The simple solution is this... get government out of healthcare... have Medicaid and Medicare for the people it was designed to serve and deregulate it..
    Getting government out of health care would mean ending Medicare and Medicaid.

    Look at RI, NH... Minute Clinics/Walk-in Urgent care is everywhere

    in MA its in a select few locations.
    Thank the Massachusetts Medical Society (which has been against walk-in clinics for a long time, and formally opposed Minute Clinic) and Boston mayor Tom Menino (who has said he will not allow Minute Clinics in the city of Boston).
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    I mean get the government out of regulating private health insurance.

    Example MA used to set and highly regulate auto insurance rates... now MA no longer does this and rates have gone down.

    Air line Deregulation is another one.. All though a lot more complex and I didn't study it as much but at one time only certain airlines could fly certain routes, etc. etc.

    My fear though is once people realize hey this is costing too much money.... it will be too late and the system will collapse. Not total anarchy just much much sicker patients (who can't afford the $500 co-pay for whatever) and end up getting sicker. Thus costing more money to take care of... and new medical complexities will emerge..

    I still find it hard to believe that Hospitals exist for the sole reason of 24/7 nursing care... Cutting back on nursing care would be like a Prison cutting back on guards... Then again the prison censuses in MA are more then full.. and they have special units that are supposedly staff adequately.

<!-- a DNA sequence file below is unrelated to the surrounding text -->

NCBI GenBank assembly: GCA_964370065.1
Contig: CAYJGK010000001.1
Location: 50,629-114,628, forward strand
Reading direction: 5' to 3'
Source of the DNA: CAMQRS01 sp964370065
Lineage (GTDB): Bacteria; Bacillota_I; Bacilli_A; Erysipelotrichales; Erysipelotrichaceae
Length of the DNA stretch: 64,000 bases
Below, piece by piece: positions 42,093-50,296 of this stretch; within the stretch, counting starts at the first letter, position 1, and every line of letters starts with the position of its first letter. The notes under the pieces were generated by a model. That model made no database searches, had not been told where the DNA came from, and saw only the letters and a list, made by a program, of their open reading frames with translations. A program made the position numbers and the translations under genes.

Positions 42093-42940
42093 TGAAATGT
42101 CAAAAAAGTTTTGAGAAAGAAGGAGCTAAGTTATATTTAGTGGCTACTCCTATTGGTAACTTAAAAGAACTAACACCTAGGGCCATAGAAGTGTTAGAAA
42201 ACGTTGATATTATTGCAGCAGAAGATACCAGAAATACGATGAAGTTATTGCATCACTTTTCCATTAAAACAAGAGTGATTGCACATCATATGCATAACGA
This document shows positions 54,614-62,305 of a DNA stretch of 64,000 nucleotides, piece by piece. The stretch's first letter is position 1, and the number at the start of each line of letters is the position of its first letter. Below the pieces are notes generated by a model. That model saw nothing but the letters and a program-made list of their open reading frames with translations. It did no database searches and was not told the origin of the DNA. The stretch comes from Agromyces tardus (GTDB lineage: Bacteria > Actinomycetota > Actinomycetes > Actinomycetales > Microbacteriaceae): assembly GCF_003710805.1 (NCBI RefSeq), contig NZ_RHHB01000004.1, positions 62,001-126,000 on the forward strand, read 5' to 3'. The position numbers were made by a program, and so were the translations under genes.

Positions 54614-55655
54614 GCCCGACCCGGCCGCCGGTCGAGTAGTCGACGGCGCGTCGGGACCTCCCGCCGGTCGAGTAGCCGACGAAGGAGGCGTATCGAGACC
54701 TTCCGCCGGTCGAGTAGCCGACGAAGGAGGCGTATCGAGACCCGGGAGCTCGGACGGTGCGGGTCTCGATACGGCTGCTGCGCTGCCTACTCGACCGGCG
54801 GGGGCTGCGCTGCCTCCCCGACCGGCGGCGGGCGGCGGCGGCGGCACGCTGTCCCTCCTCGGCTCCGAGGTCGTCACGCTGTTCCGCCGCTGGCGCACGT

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    Quote from Not_A_Hat_Person
    Getting government out of health care would mean ending Medicare and Medicaid. 1

    2. Thank the Massachusetts Medical Society (which has been against walk-in clinics for a long time, and formally opposed Minute Clinic) and Boston mayor Tom Menino (who has said he will not allow Minute Clinics in the city of Boston).
    1. Not to mention the VA. I'm not sure why anyone would even WANT to get rid of the healthcare systems that are the most efficient in the nation, but the hard right is a strange beast when it comes to defending their ideology no matter the failures.

    2. Agree with you on 2. being about NP's. Tough on the physicians who have been well aware at the forty years of skyrocketing healthcare costs and resisted every noteable effort to fix it. You can't fight against all reform and cost containment measures for 40 years and then be shocked when the market finds a cost effective viable alternative.